Abstract: Generally, digitalized firms are more productive, more likely to export, and more likely to rely skilled labor. This paper thus analyzes the effect of digitalization on firms’ performance (measured by exports and sales) and labor characteristics (measured by female workers, unpaid workers, parttime workers and workers with permanent contract). To do so, I rely on a newly collected dataset that focuses on firms’ digitalization. I use variables related to digitalization (whether the firm has a website or not, uses smartphones or not, online selling and buying, the Internet, is listed on an application and self-built sales website that enables online payments). The main findings show that the results are more robust for labor characteristics than for performance variables. Indeed, while, in Egypt, digitalization is associated to more women, less unpaid workers and more workers with permanent contract, the result is less robust for sales and exports. Yet, for sales, the use of the Internet is significant in both Egypt and Jordan. Listing the firm on an application is positively associated to sales in Egypt but not in Jordan. In terms of exports, self-built websites for payments in Egypt and using Internet in Jordan are significant.
    Date: 2023–04–20
  3. By: Gmyrek, Pawel,; Berg, Janine,; Bescond, David,
    Abstract: This study assesses the potential global exposure of occupations to Generative AI, particularly GPT-4. It predicts that the overwhelming effect of the technology will be to augment occupations, rather than to automate them. The greatest impact is likely to be in high and upper-middle income countries due to a higher share of employment in clerical occupations. As clerical jobs are an important source of female employment, the effects are highly gendered. Insights from this study underline the need for proactive policies that focus on job quality, ensure fair transitions, and that are based on dialogue and adequate regulation.
    Keywords: artificial intelligence, employment opportunity, working conditions, women workers, access to information technology, impact evaluation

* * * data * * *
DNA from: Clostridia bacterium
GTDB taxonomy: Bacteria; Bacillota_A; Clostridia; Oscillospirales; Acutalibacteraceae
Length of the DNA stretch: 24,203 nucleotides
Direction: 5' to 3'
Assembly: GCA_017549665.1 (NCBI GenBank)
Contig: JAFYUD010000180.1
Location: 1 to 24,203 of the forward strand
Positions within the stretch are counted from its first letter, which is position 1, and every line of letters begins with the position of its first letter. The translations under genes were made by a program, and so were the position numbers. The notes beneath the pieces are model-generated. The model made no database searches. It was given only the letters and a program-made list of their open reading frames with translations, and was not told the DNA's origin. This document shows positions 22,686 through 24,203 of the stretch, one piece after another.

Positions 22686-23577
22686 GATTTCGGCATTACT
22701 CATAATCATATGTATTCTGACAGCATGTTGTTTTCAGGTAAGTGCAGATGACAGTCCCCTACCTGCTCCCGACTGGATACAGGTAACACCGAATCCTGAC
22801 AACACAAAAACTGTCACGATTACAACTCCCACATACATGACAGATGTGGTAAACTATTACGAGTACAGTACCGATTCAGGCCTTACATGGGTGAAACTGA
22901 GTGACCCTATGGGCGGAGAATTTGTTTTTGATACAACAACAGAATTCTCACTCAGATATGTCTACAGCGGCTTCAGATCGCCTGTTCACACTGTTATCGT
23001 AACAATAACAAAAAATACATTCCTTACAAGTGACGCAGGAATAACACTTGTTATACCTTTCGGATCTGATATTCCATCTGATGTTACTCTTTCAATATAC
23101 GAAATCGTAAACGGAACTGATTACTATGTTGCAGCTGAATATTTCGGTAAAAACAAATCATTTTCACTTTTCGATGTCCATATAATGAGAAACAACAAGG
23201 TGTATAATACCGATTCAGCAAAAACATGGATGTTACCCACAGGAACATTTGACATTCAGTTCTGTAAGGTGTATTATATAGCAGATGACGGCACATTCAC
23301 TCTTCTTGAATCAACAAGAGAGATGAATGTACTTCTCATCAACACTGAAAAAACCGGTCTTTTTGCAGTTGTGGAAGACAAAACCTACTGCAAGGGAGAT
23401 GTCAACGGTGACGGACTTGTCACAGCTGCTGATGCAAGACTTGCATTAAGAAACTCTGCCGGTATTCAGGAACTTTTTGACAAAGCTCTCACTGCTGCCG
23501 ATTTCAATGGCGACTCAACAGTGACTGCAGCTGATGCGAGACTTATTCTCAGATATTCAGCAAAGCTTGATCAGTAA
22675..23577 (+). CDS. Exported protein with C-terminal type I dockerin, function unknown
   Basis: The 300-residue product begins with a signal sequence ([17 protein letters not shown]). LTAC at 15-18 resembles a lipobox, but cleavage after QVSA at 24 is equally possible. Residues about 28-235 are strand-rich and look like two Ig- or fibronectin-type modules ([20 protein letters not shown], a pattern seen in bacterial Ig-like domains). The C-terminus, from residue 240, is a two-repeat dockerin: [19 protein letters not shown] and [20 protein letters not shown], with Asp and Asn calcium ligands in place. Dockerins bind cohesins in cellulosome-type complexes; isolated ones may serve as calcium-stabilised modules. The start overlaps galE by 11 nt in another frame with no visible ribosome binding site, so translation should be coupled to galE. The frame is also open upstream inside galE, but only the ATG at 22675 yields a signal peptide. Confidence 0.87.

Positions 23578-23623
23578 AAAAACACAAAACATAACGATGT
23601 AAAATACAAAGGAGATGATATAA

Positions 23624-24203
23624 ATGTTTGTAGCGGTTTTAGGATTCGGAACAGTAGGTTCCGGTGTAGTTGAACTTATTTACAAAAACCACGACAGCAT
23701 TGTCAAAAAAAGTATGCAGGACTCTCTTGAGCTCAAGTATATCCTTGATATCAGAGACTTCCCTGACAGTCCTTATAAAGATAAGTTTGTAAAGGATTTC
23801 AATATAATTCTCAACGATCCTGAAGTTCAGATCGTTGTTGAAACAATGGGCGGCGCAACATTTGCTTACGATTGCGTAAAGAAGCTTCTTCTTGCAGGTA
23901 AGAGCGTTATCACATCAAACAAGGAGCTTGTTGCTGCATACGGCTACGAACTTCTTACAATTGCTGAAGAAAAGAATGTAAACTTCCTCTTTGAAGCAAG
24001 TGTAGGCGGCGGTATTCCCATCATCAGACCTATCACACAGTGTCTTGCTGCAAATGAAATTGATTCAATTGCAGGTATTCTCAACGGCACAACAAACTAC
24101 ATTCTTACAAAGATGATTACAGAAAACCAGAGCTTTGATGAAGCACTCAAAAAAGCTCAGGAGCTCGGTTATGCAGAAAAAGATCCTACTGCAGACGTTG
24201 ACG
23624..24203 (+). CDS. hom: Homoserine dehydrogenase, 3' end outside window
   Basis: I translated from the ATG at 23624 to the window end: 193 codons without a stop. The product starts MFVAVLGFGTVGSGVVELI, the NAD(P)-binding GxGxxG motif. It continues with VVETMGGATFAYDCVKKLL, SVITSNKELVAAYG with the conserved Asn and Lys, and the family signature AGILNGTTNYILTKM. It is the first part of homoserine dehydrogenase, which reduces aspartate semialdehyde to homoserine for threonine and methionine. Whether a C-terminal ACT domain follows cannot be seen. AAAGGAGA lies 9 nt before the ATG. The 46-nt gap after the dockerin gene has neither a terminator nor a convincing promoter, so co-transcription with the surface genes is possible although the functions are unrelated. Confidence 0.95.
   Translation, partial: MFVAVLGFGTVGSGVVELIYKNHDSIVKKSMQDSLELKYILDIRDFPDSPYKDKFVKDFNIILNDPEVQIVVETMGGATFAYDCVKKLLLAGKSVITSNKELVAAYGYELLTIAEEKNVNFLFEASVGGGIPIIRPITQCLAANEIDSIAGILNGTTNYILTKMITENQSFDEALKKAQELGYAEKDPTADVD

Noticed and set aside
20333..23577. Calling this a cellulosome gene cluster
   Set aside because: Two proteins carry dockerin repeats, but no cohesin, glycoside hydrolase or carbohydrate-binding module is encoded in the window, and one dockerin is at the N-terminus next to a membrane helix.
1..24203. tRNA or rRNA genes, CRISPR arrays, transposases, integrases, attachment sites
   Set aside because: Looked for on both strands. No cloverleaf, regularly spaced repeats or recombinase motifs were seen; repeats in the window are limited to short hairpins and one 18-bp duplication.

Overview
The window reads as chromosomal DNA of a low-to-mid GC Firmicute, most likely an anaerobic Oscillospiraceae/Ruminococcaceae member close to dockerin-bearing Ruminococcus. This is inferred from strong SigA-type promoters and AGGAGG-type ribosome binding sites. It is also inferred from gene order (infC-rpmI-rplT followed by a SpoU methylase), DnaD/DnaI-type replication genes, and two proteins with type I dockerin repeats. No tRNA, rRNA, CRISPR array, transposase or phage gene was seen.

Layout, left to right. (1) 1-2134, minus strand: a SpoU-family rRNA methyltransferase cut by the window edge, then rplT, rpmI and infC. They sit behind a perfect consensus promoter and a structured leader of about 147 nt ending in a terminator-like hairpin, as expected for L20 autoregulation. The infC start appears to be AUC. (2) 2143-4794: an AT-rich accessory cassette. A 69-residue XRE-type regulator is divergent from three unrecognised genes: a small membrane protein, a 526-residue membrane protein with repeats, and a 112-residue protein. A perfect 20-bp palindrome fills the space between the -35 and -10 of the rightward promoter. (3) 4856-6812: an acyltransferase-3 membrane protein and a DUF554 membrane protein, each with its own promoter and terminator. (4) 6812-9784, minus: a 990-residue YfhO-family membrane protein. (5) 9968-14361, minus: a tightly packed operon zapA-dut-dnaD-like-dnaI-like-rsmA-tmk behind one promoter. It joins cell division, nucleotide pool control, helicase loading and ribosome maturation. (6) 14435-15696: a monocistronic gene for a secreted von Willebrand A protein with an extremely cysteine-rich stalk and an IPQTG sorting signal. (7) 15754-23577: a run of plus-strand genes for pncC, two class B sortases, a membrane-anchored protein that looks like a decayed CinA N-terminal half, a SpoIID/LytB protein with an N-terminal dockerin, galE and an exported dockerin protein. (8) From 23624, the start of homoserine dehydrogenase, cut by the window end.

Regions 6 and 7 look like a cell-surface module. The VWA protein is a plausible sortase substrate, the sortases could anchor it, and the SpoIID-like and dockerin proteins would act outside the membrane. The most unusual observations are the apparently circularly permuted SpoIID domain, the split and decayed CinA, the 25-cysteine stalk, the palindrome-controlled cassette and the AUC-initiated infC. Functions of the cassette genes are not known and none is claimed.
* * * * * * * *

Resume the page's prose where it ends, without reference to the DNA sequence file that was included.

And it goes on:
Date: 2023
  4. By: Le, Dan
    Abstract: Since the 1986 Doi Moi reform, an increasing number of labor migrants and students leave Vietnam every year for better opportunities abroad. During the same period, members of the diaspora have been returning to the country. According to government estimates, over 500, 000 Vietnamese return to Vietnam each year to work, live, and retire. Among these returnees are a group who have made Vietnam their home: the Western-born, second generation. This paper explores the significance of online community memberships in the construction of identity and belonging among Western-born Vietnamese who “return” to their ancestral homeland. Drawing on 32 online in-depth interviews with second generation Vietnamese living in Vietnam, from 11 disparate Western countries, it underscores how identity and belonging, state policies, and information communication technologies (ICTs) intersect to prompt and obscure the ethnic returns of western-born Vietnamese migrants.
    Date: 2023–08–18

This nep-ict issue is ©2023 by Marek Giebel. It is provided as is without any express or implied warranty. It may be freely redistributed in whole or in part for any purpose. If distributed in part, please include this notice.
General information on the NEP project can be found at For comments please write to the director of NEP, Marco Novarese at <>. Put “NEP” in the subject, otherwise your mail may be rejected.
NEP’s infrastructure is sponsored by the School of Economics and Finance of Massey University in New Zealand.